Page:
Australia vs. United States — USMNT wins
Argentina vs. New Zealand — Argentina wins


FIELD (FIFA Rankings)

  1. Russia (hosts, 60)
  2. Argentina (1)
  3. Brazil (2)
  4. Germany (3)
  5. Chile (4)
  6. Belgium (5)
  7. (AP Photo/Christophe Ena)

    France (6)

  8. Colombia (7)
  9. Portugal (8)
  10. Uruguay (9)
  11. Spain (10)
  12. Switzerland (11)
  13. Poland (12)
  14. England (13)
  15. Italy (15)
  16. Croatia (16)
  17. Mexico (17)
  18. Costa Rica (19)
  19. Egypt (20)
  20. Slovakia (25)
  21. USA (30)
  22. Iran (33)
  23. Burkina Faso (36)
  24.  (Photo by Richard Huggard/Gallo Images/Getty Images)

    DR Congo (38)

  25. South Korea (40)
  26. Nigeria (41)
  27. Sweden (45)
  28. Ivory Coast (47)
  29. Japan (51)
  30. Serbia (52)
  31. Panama (53)
  32. Saudi Arabia (57)

THE POTS

The 10 European qualifiers mean two will have to join Pot 2. Our random selections were… Croatia and Spain.

Pot 1 (seeds): Russia, Argentina, Brazil, Germany, Chile, Belgium, France, Colombia, Brazil

Pot 2 (CAF, CONMEBOL, UEFA): DR Congo, Nigeria, Ivory Coast, Burkina Faso, Egypt, Uruguay, Croatia, Spain

Pot 3 (AFC & CONCACAF): Iran, South Korea, Japan, Saudi Arabia, Mexico, Costa Rica, Panama, USMNT

Pot 4: (UEFA): Sweden, Slovakia, Italy, Switzerland, Serbia, Poland, England, Portugal


THE DRAW

Group A: Russia, DR Congo, Saudi Arabia, Sweden
Group B: Chile, Croatia, Mexico, Portugal
Group C: Brazil, Nigeria, Panama, Switzerland
Group D: Germany, Burkina Faso, Costa Rica, Poland
Group E: Argentina, Spain, Japan, Slovakia
Group F: France, Ivory Coast, South Korea, Italy
Group G: Belgium, Uruguay, USMNT, England
Group H: Colombia, Egypt, Iran, Serbia

So… should we play it out? We’ll try to throw in some upsets and not just go with the chalk.

Round of 16
Mexico (B2) def. Russia (A1)
Brazil (C1) def. Poland (D2)
Spain (E1) def. Italy (F2)
Belgium (G1) def. Egypt (H2)
Portugal (B1) def. DR Congo (A2)
Germany (D1) def. Nigeria (C2)
France (F1) def. Argentina (G2)
Colombia (H1) def. England (G2)

Quarterfinals
Brazil def. Mexico
Spain def. Belgium
Germany def. Portugal
France def. Colombia

Semifinals
Brazil def. Spain
France def. Germany

Final
Brazil def. France

Dempsey leads way for MLS players during Cup qualifying

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The latest round of World Cup qualifying saw a major increase in the number of players from MLS called in for their national teams.

A number of those decisions paid off for their countries, perhaps no one more than Clint Dempsey.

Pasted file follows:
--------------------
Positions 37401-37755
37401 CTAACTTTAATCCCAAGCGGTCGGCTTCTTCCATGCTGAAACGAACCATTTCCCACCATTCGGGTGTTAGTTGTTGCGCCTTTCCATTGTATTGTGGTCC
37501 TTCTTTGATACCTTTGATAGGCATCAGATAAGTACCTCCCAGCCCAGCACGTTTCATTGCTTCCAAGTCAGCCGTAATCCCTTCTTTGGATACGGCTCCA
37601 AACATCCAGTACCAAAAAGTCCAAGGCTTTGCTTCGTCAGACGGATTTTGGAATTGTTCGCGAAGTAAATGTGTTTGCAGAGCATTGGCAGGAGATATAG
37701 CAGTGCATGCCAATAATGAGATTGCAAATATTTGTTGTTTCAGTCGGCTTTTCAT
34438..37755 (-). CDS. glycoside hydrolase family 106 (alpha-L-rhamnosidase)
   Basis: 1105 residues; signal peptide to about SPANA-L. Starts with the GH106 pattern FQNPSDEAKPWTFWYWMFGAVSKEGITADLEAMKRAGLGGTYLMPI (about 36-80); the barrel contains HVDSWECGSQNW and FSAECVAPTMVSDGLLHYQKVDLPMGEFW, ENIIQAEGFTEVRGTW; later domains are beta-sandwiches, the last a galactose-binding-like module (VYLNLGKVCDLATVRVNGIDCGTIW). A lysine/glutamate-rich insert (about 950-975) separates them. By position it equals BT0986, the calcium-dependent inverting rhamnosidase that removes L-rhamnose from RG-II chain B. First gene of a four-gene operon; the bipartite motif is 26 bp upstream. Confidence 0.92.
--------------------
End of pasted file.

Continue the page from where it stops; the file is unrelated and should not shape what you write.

A few months ago, Dempsey wasn’t even in consideration for the U.S. after missing the latter half of last season because of a heart issue. But the Seattle Sounders forward scored four times in two matches as the U.S. gathered four critical points in CONCACAF World Cup qualifying.

[ WATCH: Schweinsteiger asked if Chicago can win World Cup ]

Dempsey was part of an influx of MLS players contributing during the latest round of qualifying for next year’s World Cup in Russia.

In all, MLS had 55 players called in for qualifying in CONCACAF, CONEMBOL (South America) and UEFA (Europe) competitions. Last September, the league saw 58 players called in to their national teams, but there were more countries still alive in qualification at that time. The 55 players selected this time was an increase of 16 from the last round of qualifying matches in November, and 40 of the 55 saw action during the two days of competition in the past week representing 12 countries.

In the three CONCACAF games last Friday, 29 of the 84 players to see the field were from MLS. That outpaced LigaMX, which had 17 players among the 84 used in the three matches.

Dempsey wasn’t the only MLS player coming up big for his country. Minnesota midfielder Kevin Molino had the only goal for Trinidad and Tobago in its 1-0 win over Panama. The Vancouver duo of Christian Bolanos and Kendall Waston teamed for the only goal in Costa Rica’s 1-1 draw with Honduras.

But not all went well for MLS players during qualifying.

Young Atlanta star Josef Martinez injured his left leg during the second half of Venezuela’s 2-2 draw with Peru in CONEMBOL qualifying. Martinez returned to Atlanta and an MRI revealed a left quadriceps injury that will keep the MLS leader in goals scored out for four to six weeks. Martinez had five goals in Atlanta’s first three games.

U.S. midfielder Sebastian Lletget was forced off early in the match against Honduras but not before scoring the opening goal for the Americans. Los Angeles announced Tuesday that Lletget suffered a Lisfranc injury that will require surgery and he will be sidelined for four to six months.

[ MORE: BWP a DP; Nephew called up to England U16 ]

MATCH OF THE WEEK: The club that set the bar for expansion debuts faces the newcomer looking to topple that standard.

The Seattle Sounders will host Atlanta United on Friday night. It’s the only regular-season matchup between the two sides, but there’s more than just the competition on the field.